As Arsenal manager Arsene Wenger once said: “Food is like kerosene. If you put the wrong one in your car, it’s not as quick as it should be”.
Soccer is a fast paced, intense, competitive sport, and the demands on a players’ body can be incredible. During a game, a player is in constant motion for 25 to 45 minutes each half. The average soccer player can travel up to 20 kilometers per game at various speeds. To perform consistently at an optimal level nutrition needs to be a priority.
Proper nutrition not only benefits an athlete physically, but also mentally. If the brain is not well fed, then the player will not play to the best of their ability. Without the right food, a player can suffer from the inability to concentrate, can be lethargic, have visual problems and muscle cramps.
Fluid replacement is also of high concern for a soccer player. Body fluids are lost through the skin as sweat as well as through the lungs when breathing. It is best to drink before, during and after a game or training session. Avoid drinking too much at once because this can make you bloated and put you at risk of getting an upset stomach. Taking on small amounts of fluids on a regular basis is key.
What to eat: The most important thing to remember when developing a proper diet is that it must be well balanced. Soccer players need energy for performance, therefore the proportion of carbohydrates, fats, proteins and vitamins they eat is very important.
- Energy is most commonly found in complex carbohydrates. This should account for up to 70% of a soccer player’s diet, which many fail to realize. Foods containing complex carbohydrates include: rice, bread, pasta, potatoes, cereals and fruit.
- Energy is also found in fats, but fatty foods can slow down digestion so avoid them before and after a game.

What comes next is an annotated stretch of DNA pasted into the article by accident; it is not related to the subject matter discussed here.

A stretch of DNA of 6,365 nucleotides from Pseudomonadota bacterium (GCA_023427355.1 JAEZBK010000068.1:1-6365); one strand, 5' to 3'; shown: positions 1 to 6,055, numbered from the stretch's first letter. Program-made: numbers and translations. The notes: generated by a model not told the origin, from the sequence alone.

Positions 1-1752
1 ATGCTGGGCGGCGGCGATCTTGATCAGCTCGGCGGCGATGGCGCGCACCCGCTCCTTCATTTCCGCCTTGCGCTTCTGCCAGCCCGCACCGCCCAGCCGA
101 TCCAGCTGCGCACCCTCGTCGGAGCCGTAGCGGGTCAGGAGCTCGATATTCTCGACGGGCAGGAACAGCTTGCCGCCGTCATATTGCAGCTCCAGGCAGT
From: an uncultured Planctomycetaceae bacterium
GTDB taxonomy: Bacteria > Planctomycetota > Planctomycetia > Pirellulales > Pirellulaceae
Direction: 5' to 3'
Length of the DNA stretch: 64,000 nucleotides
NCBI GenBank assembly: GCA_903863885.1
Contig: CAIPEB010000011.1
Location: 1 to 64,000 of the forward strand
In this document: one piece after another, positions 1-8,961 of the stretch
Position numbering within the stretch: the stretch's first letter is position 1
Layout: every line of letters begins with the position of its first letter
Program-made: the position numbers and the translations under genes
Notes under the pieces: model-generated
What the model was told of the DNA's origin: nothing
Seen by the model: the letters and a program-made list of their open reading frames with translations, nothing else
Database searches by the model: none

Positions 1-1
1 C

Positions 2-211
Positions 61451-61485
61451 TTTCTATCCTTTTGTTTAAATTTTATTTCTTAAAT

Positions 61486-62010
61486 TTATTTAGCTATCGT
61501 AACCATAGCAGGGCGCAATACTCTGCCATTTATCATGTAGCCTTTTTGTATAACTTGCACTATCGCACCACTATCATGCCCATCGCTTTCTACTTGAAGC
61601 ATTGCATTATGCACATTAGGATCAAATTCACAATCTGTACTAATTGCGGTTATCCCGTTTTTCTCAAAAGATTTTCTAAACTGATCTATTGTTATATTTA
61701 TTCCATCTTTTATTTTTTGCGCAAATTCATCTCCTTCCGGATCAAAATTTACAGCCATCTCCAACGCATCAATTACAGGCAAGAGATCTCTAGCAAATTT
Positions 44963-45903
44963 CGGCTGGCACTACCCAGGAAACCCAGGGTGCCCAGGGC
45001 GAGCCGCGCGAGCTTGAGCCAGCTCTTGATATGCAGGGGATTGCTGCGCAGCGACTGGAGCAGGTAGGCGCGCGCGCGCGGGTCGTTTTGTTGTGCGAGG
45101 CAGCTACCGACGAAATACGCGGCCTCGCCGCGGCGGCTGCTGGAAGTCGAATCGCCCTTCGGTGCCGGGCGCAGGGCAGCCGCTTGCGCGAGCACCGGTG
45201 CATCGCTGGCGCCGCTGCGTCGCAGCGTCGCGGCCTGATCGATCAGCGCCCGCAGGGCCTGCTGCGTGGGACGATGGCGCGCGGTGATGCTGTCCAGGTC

- Athletes do not need a huge daily intake of protein. About 10 to 15% of total calories is sufficient. Some good sources of protein include fish, lean meats, poultry, eggs, dairy and peanut butter.
- Make sure to always include vitamins and minerals in every meal which you can find in lean red meats, grains and vegetables.
- Finally calcium helps build strong bones, which prevents injuries. Low-fat milk, cheese and yogurt are good sources of calcium.
What to Eat Before a Match: The meal before the match should consist of carbohydrates with just a little protein because proteins might cause difficulties with digestion.
You have to try and maintain glucose in the blood by giving it some carbohydrates like in pasta or rice and always in combination with vegetables and a small amount of protein, and as free from fat as possible. Fish, rice/pasta and vegetables would be the perfect meal before a match.
When to Eat: It is recommended that players eat at least 2 to 3 hours prior to games or practice. Studies have shown that when there is food in the stomach, the heart pumps large volumes of blood to the stomach to aid in digestion. When an athlete goes into a game with food in their stomach the heart will feed the working muscles, stopping the digestive process and this can cause stomach pain and cramping.
Also keep in mind that good carbohydrate intake can be achieved by snacking throughout the day, rather than three regular meals.
What to Eat After a Match
It is particularly beneficial to refuel just after practice or a game to replenish the energy stores in muscles.When the match has finished it is recommended to eat within 30 minutes after the final whistle. The reason for trying to eat as soon as possible after a match is because there is a window of recovery for the body where you can feed it with carbohydrates and protein for up to 45 minutes after physical exercise. At the end of the game, the muscles of the player are completely exhausted so in this phase you have to recover glucose and carbohydrates and you also have to restore the player’s damaged protein balance so the player is fit again for physical exercise the day after and does not suffer from muscular problems.
A cold pasta salad with tuna, eggs and chicken after the game will give a player the proteins and carbohydrates needed to rebalance their bodies.
Sources: American College of Sports Medicine at www.acsm.org, Stewart Coggin-About Sports